In Isaiah 2:22 maybe this is part of the solution? What’s the recommended solution? “Cease ye from man.” That word in Hebrew is actually the Hebrew word “Adam.” It literally reads, “Cease ye from Adam whose breath [is] in his nostrils: for wherein is he to be accounted of?”
“Heal the Sick”: A Scriptural Record, by B. Cobbey Crisler**

W’s PS#4 –Cobbey Crisler on Jeremiah 17.14, 17 (B9):
17th Chapter of Jeremiah, Verse 14, “Heal me, O LORD, and I shall be healed.” There’s Jeremiah’s prayer. “Save me and I shall be saved.” The Anchor Bible points out that the word “salvation” as used in the Old Testament is often used in terms of a not-guilty verdict in court. Salvation is often used in the Old Testament in terms that we would understand today as a not-guilty verdict in court.

The salvation of man would eventually include a verdict of not-guilty, or innocent. This is, of course, the entire theme of Job, his guilt or innocence.

…Moses was shown that man has just as much (innocence and) dominion over the serpent, symbolizing iniquity, as over the leprosy on his hand [symbolizing disease].
“Heal the Sick”: A Scriptural Record, by B. Cobbey Crisler**

W’s PS#5—Cobbey Crisler on Psalms 17:15 (B10): Find satisfaction and health only in the original!
“Verse 15 of Psalms 17 [tells us] that God’s prescriptions, precisely filled, bring satisfaction. Satisfaction because “we awake in God’s likeness.” But that results first from the prerequisite of “beholding God’s face in righteousness.” That requires us to go back to the theology of Genesis 1 [B1] to comprehend what that means. If we indeed are image, or likeness, and God is the original, the only way we can find out about our nature is to spend our time studying the original. Then we know the image. We also know what’s not the image by studying the original.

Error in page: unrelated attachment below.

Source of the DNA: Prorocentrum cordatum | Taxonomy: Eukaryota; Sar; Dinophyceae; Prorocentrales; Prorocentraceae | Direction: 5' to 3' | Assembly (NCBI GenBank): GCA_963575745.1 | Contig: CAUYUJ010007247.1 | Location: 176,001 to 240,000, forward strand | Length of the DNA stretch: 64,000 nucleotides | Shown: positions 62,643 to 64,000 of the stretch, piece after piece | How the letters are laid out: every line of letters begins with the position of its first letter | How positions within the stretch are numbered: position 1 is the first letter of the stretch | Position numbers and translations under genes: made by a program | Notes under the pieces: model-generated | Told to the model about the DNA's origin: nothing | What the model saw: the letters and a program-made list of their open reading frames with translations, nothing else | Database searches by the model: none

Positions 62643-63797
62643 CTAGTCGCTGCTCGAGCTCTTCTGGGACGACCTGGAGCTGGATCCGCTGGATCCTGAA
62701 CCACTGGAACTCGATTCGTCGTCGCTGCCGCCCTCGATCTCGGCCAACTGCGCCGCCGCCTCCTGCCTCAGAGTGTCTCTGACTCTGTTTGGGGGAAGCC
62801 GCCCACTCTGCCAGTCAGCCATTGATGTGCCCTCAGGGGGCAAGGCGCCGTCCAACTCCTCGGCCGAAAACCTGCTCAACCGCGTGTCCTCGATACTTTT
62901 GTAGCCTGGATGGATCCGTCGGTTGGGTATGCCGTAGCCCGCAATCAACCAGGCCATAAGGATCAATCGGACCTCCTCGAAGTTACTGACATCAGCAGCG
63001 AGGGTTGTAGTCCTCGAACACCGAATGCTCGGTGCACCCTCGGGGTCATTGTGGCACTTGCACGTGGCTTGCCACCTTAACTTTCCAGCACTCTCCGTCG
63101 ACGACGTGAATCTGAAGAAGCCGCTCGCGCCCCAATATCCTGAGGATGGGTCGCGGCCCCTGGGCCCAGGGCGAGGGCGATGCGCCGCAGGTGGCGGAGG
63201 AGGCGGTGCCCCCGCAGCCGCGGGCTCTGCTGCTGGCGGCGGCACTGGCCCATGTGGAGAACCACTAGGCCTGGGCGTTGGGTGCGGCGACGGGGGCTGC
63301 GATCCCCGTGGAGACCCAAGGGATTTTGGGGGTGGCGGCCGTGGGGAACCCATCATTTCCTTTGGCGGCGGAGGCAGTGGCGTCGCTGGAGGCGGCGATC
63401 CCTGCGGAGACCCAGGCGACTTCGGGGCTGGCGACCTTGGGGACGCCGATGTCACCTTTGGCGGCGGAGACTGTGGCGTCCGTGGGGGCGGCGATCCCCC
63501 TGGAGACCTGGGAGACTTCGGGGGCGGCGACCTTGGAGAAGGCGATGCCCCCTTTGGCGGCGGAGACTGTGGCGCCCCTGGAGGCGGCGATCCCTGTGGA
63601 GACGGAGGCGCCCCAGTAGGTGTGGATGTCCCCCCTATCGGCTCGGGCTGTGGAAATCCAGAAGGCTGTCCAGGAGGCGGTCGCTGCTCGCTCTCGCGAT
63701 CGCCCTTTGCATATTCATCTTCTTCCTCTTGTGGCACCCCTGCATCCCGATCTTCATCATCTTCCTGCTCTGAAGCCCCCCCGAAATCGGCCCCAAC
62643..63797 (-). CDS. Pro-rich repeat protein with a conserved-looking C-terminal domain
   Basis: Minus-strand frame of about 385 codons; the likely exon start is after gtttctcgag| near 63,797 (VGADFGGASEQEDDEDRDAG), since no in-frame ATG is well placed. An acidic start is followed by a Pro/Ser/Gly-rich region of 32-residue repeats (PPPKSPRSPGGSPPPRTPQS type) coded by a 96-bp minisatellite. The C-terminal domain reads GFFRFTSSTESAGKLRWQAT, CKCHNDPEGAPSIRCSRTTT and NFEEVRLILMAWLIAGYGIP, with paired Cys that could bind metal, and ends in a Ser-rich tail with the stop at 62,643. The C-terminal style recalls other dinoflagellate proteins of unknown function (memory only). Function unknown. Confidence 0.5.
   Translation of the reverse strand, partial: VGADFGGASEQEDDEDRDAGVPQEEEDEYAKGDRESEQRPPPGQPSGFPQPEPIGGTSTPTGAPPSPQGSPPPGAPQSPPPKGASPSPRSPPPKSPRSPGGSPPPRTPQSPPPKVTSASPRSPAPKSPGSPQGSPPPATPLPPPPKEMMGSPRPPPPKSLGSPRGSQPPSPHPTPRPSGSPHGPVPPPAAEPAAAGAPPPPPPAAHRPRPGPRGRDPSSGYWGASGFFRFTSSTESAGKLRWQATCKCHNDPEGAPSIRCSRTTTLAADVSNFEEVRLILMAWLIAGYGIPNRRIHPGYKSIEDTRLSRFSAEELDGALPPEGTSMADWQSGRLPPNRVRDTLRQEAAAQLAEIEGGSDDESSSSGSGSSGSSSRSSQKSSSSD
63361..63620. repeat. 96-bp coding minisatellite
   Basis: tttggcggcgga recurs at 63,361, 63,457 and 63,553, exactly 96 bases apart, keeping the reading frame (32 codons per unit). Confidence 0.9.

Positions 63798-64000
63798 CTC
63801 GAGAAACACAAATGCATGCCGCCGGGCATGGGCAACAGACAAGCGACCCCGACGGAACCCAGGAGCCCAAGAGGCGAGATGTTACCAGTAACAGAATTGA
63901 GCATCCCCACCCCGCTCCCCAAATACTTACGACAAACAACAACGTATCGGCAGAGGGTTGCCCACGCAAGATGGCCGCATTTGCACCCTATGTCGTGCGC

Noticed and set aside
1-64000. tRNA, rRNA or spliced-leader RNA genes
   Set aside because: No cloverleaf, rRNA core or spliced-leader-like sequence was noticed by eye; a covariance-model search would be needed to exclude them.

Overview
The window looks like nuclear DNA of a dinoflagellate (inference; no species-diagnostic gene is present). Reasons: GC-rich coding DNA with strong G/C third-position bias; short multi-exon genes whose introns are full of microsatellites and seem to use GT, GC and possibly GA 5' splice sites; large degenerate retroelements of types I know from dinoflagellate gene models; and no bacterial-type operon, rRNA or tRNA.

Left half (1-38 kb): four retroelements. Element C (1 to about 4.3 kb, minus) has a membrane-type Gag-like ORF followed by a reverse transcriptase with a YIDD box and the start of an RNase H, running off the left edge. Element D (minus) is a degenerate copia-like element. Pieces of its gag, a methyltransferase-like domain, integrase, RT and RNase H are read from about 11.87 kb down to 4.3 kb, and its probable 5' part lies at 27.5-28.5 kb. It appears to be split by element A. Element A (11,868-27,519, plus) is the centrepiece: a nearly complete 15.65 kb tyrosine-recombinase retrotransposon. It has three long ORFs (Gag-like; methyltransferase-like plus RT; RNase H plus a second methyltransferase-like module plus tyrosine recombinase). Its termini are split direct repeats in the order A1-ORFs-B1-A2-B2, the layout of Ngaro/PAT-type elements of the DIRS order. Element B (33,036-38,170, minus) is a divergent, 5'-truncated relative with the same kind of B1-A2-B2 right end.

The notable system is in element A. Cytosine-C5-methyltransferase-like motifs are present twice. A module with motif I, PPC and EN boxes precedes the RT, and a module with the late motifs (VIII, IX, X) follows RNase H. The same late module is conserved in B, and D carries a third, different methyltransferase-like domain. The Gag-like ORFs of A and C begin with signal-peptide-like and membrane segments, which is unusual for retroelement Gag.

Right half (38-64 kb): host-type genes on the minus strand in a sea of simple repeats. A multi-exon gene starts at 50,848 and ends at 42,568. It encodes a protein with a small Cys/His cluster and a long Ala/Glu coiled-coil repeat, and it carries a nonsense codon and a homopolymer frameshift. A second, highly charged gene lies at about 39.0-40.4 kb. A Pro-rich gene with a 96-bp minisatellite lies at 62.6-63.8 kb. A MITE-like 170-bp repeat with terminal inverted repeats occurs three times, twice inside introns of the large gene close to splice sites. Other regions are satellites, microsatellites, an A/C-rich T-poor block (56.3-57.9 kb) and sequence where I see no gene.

Just as Treasury Department experts know counterfeit bills, not because they have studied all the many thousands of counterfeit attempts, from poor work to expert work, but rather, simply study the original and you will know the counterfeit immediately. That’s in a sense akin to surgically removing in a mental way, or taking the purgative cathartic Word of God to remove what does not belong to our nature. Imagine the joy of letting go what has burdened us for so long. It’s part of that darkness that is ignorance, that the light, the laser beam of revealed truth, simply removes, and not painfully at all. It just does what light is supposed to do. It removes any rationale for the existence of darkness.”